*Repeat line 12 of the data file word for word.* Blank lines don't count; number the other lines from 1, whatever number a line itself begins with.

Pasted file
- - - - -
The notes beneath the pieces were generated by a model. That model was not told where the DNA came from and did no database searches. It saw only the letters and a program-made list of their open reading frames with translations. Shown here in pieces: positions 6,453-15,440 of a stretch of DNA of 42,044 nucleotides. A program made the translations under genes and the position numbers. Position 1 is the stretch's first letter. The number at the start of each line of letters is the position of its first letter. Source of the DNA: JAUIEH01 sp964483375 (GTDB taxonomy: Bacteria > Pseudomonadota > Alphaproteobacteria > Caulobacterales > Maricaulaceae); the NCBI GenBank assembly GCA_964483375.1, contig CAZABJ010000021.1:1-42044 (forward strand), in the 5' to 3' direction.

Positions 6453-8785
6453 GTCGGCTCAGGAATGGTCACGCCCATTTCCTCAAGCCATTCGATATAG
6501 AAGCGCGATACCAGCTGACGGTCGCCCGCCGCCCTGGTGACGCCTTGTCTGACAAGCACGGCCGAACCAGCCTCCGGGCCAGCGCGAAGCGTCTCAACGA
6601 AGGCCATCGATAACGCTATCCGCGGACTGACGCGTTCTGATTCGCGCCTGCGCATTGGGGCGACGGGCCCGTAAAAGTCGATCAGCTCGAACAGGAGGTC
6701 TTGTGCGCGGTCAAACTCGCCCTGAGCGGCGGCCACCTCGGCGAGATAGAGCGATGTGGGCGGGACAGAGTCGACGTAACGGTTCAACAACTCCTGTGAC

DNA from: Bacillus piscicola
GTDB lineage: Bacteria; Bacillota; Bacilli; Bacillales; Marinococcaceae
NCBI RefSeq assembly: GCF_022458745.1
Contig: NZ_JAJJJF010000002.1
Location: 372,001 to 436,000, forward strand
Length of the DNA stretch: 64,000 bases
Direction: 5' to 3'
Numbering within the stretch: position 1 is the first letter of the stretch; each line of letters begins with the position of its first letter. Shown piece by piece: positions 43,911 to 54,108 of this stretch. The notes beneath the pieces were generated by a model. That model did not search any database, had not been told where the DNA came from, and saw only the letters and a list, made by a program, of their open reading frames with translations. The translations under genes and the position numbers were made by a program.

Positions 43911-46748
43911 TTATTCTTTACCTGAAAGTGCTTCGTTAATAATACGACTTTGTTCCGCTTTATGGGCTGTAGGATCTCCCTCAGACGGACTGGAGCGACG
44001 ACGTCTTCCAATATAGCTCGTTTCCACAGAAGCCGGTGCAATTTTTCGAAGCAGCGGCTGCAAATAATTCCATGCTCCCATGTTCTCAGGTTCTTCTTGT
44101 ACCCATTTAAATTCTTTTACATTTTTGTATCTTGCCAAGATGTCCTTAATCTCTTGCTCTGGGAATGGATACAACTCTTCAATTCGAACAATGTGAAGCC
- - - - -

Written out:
Length of the DNA stretch: 64,000 bases